Social commerce is being used to great effect through media platforms such as Instagram, Facebook, and Pinterest, to help brands get discovered, maximise engagement and drive sales.
These platforms create a complete social shopping experience, enabling users to seek advice, read reviews and consult with friends to form opinions in an interactive and frictionless way. Connecting brands and influencers to paying audiences over social networks has become increasingly prevalent in recent years as social media platforms remain eager to keep users logged in, engaged and spending.
The connection between online product endorsements and streaming makes sense, with live streams providing a more immediate and personal connection between influencer and audience.
As the number of internet users increases and companies looks to develop more ways to integrate online shopping into retail, online retail is expected to grow rapidly. This presents an opportunity for social media platforms to maximise their commerce potential by advancing initiatives to capitalise on this expansion.
Instagram has built functions centred around guiding purchase habits, facilitating integrated links within posts to allow promotional content to link directly to the product/s advertised.
With the number of online purchases significantly growing thanks to the lockdown, live commerce – the latest embarkment on an e-commerce revolution – offers retailers, brands, and digital platforms a new streaming channel with enormous scope for creating value.
Twitter, in collaboration with Walmart and special guests, hosted the platform’s first shoppable livestream in late November last year embracing the trend of combining shopping with streaming. Best described as a modern twist on QVC, live commerce extends existing user behaviours, building on audiences engaging with influencers’ recommendations of products through endorsement deals and paid partnerships.
In Twitter’s case, participants were able to shop for the various recommended Walmart products directly through Twitter.
In the same month, Facebook announced the launch of a test ‘live shopping experience for creators’ feature, along with Pinterest releasing a live shopping series called Pinterest TV.
The connection between online product endorsements and streaming makes sense, with live streams providing a more immediate and personal connection between influencer and audience. Notably, US Bloomberg has reported that Gen Z consumers are increasingly shifting away from traditional e-commerce retailers towards making purchases directly through social media.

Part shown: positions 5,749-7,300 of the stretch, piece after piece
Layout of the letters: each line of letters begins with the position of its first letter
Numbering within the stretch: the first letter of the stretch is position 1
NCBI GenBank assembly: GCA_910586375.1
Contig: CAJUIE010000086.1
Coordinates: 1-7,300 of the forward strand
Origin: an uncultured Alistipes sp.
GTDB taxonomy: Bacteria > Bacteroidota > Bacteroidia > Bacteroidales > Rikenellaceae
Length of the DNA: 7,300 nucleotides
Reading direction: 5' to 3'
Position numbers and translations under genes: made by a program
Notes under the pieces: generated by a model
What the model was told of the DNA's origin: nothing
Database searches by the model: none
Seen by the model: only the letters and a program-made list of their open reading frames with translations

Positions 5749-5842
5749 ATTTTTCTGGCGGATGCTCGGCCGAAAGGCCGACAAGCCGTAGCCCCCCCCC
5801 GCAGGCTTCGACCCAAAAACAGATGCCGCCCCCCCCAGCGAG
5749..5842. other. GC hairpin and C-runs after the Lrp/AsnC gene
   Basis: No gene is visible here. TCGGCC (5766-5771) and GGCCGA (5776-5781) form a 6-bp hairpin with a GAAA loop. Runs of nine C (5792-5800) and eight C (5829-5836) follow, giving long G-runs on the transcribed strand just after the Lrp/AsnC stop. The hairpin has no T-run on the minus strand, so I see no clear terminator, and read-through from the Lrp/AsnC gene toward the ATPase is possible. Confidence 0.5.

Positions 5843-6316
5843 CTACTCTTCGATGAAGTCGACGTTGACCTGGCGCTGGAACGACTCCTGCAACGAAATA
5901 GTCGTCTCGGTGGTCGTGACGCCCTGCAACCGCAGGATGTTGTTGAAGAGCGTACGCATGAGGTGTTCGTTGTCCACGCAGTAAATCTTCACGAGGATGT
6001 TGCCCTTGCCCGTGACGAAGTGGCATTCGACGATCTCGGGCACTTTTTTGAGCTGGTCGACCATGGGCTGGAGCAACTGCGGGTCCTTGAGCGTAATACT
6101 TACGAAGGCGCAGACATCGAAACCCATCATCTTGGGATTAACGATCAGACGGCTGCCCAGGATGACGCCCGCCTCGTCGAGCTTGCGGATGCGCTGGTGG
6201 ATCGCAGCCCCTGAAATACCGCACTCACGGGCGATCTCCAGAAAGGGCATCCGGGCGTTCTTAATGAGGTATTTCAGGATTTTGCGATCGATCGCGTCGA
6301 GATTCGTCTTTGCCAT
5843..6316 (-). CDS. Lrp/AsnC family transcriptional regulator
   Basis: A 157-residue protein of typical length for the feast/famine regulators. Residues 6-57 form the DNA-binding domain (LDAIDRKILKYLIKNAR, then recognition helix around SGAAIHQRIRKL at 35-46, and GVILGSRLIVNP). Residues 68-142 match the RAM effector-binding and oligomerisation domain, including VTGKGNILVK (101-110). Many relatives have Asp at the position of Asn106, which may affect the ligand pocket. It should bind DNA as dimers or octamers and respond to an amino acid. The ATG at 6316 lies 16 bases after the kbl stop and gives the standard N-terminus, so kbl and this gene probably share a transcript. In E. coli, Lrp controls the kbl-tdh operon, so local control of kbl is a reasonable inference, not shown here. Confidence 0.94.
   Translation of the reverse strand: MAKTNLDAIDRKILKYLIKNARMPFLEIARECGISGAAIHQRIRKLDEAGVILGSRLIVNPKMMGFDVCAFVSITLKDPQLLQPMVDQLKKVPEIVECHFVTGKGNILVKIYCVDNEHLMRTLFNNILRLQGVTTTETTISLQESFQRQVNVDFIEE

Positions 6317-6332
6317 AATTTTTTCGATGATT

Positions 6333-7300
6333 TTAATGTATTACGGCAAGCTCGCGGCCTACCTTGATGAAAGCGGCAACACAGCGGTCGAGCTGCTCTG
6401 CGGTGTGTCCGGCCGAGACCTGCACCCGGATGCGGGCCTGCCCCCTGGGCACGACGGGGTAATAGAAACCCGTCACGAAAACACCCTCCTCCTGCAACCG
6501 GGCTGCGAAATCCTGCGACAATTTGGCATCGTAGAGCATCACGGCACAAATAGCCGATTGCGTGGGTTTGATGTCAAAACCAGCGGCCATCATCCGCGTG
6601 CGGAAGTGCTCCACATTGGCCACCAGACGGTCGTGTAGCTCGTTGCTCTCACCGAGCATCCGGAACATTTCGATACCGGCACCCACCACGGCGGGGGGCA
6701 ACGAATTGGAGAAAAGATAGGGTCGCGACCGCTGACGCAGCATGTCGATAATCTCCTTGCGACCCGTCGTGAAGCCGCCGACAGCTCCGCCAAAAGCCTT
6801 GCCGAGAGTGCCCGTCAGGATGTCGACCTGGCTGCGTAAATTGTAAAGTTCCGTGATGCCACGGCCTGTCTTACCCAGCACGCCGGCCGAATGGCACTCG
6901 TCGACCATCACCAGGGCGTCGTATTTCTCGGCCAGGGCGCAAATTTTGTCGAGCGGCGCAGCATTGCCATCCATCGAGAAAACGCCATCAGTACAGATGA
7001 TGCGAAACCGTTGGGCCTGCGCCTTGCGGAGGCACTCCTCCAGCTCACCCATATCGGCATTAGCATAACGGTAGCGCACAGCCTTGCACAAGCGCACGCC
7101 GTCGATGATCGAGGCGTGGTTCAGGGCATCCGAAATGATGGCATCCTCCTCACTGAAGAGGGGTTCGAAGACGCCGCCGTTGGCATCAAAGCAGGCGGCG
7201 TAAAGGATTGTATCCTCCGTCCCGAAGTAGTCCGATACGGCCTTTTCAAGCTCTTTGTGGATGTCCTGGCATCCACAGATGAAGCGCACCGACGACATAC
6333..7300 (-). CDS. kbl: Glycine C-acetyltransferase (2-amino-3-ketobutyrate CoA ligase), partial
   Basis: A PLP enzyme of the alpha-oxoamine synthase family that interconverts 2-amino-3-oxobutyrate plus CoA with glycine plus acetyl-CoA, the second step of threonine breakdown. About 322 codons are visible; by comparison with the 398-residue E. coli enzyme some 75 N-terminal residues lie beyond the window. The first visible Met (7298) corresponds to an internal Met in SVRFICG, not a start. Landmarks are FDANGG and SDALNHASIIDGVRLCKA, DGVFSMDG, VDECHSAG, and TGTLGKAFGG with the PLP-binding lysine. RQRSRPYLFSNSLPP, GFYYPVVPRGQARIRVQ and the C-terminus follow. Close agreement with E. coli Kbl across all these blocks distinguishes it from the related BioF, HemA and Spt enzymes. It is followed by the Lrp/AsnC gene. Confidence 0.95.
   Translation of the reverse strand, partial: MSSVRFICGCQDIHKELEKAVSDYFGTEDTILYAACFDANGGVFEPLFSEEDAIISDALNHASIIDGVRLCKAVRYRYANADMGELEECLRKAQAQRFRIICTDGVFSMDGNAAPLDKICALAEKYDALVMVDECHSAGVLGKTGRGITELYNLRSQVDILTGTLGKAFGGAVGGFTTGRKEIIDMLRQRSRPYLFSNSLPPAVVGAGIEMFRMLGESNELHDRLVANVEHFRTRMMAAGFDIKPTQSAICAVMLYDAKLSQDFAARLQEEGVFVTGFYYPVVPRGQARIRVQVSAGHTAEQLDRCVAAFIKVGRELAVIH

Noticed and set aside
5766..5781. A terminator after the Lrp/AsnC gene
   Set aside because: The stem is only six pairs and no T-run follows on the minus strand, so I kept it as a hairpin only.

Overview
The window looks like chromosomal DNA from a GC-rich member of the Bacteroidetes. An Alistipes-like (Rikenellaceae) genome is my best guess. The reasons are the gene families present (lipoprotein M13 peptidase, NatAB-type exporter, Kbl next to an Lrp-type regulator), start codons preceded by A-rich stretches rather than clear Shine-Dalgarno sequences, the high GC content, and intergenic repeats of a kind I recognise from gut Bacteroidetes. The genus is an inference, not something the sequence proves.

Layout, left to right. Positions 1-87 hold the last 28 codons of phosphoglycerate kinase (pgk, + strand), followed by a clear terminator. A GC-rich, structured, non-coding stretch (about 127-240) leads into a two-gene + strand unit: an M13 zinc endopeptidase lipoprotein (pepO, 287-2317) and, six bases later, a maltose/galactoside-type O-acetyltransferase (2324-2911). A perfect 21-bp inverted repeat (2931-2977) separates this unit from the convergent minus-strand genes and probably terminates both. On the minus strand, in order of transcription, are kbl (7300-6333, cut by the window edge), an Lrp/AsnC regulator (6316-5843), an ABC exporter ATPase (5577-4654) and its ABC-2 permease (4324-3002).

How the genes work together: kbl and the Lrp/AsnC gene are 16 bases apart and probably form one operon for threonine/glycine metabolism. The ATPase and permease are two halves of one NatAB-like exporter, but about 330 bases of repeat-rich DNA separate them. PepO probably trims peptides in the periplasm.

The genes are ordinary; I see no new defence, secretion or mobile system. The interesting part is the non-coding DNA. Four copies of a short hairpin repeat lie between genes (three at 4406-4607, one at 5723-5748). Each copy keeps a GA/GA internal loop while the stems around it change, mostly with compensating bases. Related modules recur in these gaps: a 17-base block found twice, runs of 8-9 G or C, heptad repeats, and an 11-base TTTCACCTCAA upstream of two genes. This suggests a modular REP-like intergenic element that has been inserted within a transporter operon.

And along with driving product penetration, live commerce can also expand brands’ digital footprint, with Walmart netting a 25% increase in its TikTok follower base after piloting a livestream fashion event on the platform.
So as live commerce increasingly transforms the shopping experience, what can your brand do to stay ahead of the curve?
Know your audience
This means knowing who and what will influence them. Pre-existing user engagement with chosen platforms and opinion leaders will impact how influential your campaign can be. Understanding the most appropriate formats for your audience such as product tutorials/how-tos, interviews, and ‘behind-the-scenes’ will also take this a step further. The rule of thumb for successful live commerce is to ensure personalisation is maximised. Therefore, brands should create an engaging online experience that goes beyond just transactional.
Find your niche
With the retail experience becoming increasingly digital, brands need to remember that competition is only a click away – an important change from the days of brick-and-mortar. That heightened competition makes it incredibly important to offer a differentiated shopping experience – one that embodies the brand identity faithfully. This means finding creators to personify your brand, keeping users attached and engaged.
Live commerce is an ecosystem that can benefit the brand and the end-customer, with influencers and content creators playing a significant role in its proliferation in the retail space. However, the channel is still in its early phase, allowing brands to place a foothold as a leading disruptor in this space. As live commerce increases its reach in Western markets, industries such as healthcare, B2B, and finance are likely to move in bringing with them new customers. In time, pioneering a new approach to the everyday shopping experience.